Breast Cancer - it is something that brings a chill to so many people. Just about everybody knows somebody whose life has been affected by it. I have a friend of mine, a wonderful lady fighting for her life….again. She beat it six years ago and is giving it all she has to beat it again.
So, this brought me to the realization that I had to do something, anything I could to help fight this terrible disease. I found out that a friend of mine started a branch of Making Strides Against Breast Cancer out of Plymouth in 2007 when they joined the annual American Cancer Society Making Strides Against Breast Cancer Walk. The first event that our little group did was a Pub Crawl; hence the name “Tipsy Tatas.”
The Tipsy Tatas has done a Pub Crawl every September since 2009 in Downtown Plymouth. This summer we organized our Second Annual Golf Outing. Between the two functions this year we have raised nearly $10,000 to help in the fight against Breast Cancer.
We do have more raffle items that can be purchased through our Facebook page: The drawing for these items will be done at the walk in October.
Just always remember that every little bit does help. You may not feel that what you can do is enough, but doing nothing is sometimes just not an option!
The American Cancer Society
The American Cancer Society (ACS) is a global grassroots force of more than three million volunteers saving lives and fighting for every birthday threatened by every cancer in every community. As the largest voluntary health organization, the Society's efforts have contributed to a 20 percent decline in cancer death rates in the U.S. since 1991, and a 50 percent drop in smoking rates. They provide a wide range of support services to those fighting cancer and their caregivers and family members. For more than 40 years, the American Cancer Society's Reach to Recovery program has helped people (female and male) cope with their breast cancer experience. This experience begins when someone is faced with the possibility of a breast cancer diagnosis and continues throughout the entire period that breast cancer remains a personal concern.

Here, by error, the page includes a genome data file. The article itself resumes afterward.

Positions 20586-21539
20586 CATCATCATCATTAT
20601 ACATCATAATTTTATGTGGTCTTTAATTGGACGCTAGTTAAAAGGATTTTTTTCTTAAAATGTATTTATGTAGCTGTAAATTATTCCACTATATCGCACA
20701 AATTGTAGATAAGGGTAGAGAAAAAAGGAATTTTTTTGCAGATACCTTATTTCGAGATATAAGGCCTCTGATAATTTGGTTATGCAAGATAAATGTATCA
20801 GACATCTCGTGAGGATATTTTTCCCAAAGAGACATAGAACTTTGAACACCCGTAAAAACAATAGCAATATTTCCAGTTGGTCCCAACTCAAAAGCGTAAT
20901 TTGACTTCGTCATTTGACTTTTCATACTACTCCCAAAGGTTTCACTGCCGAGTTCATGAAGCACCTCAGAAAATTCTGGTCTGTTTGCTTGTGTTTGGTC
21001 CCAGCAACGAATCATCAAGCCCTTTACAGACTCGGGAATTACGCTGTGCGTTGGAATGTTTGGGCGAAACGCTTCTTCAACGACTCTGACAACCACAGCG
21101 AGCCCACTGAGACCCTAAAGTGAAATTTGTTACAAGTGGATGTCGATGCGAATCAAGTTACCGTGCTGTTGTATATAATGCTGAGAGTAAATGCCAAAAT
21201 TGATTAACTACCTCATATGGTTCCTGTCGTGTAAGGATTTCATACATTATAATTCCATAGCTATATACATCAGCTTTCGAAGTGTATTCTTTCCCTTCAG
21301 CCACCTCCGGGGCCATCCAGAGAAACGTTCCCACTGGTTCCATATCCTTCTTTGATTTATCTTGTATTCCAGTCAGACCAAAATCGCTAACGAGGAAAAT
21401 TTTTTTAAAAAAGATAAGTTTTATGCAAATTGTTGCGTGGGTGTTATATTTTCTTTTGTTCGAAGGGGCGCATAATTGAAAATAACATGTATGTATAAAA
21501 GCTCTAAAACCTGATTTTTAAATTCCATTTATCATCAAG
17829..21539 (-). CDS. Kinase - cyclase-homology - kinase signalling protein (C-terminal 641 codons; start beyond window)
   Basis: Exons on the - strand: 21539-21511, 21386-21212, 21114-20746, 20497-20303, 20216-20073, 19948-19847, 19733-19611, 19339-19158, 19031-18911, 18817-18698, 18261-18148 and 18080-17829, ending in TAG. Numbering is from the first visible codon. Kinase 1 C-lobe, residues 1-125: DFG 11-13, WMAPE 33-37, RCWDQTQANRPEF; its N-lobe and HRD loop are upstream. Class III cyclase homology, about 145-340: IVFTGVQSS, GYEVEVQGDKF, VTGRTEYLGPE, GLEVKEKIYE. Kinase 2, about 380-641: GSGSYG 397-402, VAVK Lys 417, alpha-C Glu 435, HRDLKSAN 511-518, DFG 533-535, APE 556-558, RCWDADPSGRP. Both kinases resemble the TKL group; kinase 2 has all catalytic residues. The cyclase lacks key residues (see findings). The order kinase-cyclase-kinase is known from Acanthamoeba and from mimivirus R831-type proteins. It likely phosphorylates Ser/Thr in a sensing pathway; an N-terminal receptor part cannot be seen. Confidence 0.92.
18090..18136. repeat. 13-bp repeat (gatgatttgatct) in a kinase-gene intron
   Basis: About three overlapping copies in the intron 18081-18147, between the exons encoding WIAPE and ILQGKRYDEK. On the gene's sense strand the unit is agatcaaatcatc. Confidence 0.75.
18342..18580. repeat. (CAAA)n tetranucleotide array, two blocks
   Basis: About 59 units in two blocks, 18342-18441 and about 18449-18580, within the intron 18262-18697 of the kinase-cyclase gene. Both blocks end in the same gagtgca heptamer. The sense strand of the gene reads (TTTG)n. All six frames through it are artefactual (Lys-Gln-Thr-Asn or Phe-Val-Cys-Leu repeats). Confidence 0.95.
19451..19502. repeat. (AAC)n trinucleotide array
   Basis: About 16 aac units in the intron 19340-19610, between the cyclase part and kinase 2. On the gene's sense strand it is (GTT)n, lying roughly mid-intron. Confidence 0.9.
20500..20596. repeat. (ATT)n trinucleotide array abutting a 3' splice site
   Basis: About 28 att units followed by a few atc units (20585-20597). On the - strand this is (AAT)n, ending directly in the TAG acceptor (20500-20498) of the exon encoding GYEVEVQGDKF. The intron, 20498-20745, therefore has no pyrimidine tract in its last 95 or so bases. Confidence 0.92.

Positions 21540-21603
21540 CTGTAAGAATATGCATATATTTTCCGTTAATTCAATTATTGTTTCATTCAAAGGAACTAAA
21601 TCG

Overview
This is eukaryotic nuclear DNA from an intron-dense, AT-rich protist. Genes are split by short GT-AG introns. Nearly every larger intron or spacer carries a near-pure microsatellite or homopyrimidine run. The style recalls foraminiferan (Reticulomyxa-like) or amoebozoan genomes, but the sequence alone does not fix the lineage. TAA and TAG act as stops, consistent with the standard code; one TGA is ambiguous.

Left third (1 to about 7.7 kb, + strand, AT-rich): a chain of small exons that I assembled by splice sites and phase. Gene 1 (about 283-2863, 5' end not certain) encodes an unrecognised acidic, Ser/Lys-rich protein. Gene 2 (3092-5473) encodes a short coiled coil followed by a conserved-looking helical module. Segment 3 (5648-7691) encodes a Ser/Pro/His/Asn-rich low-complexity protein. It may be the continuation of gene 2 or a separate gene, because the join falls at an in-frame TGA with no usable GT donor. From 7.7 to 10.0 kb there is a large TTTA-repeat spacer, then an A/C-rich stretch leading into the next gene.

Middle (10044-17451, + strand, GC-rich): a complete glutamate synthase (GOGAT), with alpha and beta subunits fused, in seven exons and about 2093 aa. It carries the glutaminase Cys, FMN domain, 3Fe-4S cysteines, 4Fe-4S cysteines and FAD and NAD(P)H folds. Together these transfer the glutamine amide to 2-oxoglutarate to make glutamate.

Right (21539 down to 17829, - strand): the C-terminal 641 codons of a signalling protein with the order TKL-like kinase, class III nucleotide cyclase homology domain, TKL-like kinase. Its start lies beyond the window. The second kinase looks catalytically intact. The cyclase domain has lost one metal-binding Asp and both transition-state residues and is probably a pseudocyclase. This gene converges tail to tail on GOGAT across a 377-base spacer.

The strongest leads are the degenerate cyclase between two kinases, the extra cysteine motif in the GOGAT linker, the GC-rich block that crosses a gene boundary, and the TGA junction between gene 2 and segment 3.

According to ACS, there are steps you can take to help lower your risk of developing breast cancer. About 1 in 8 women will develop breast cancer at some point during her life. While you can’t change some risk factors -- genetics and aging, for example -- there are things you can do that may lower your breast cancer risk. Here are 4 ways to help protect your breast health.
Watch your weight. Being overweight or obese increases breast cancer risk. This is especially true after menopause and for women who gain weight as adults. If you’re already at a healthy weight, stay there. If you’re carrying extra pounds, try to shed some. There’s evidence that losing weight may lower breast cancer risk.
Exercise regularly. Many studies have found that exercise is a breast-healthy habit. As little as 75 to 150 minutes of brisk walking each week has been shown to lower risk. Ramping up your exercise routine even more may lower your breast cancer risk even further.
Limit alcohol. Women who have 2 or more alcoholic drinks a day have about 1½ times the risk of breast cancer compared to women who don’t drink at all.
Avoid or limit menopausal hormone therapy. Taking hormones such as estrogen and progesterone had long been used for night sweats, hot flashes, and other troublesome symptoms of menopause. But in 2002, researchers found that postmenopausal women who took a combination of estrogen and progestin were more likely to develop breast cancer. Breast cancer risk appears to return to normal within 5 years after stopping the combination of hormones.
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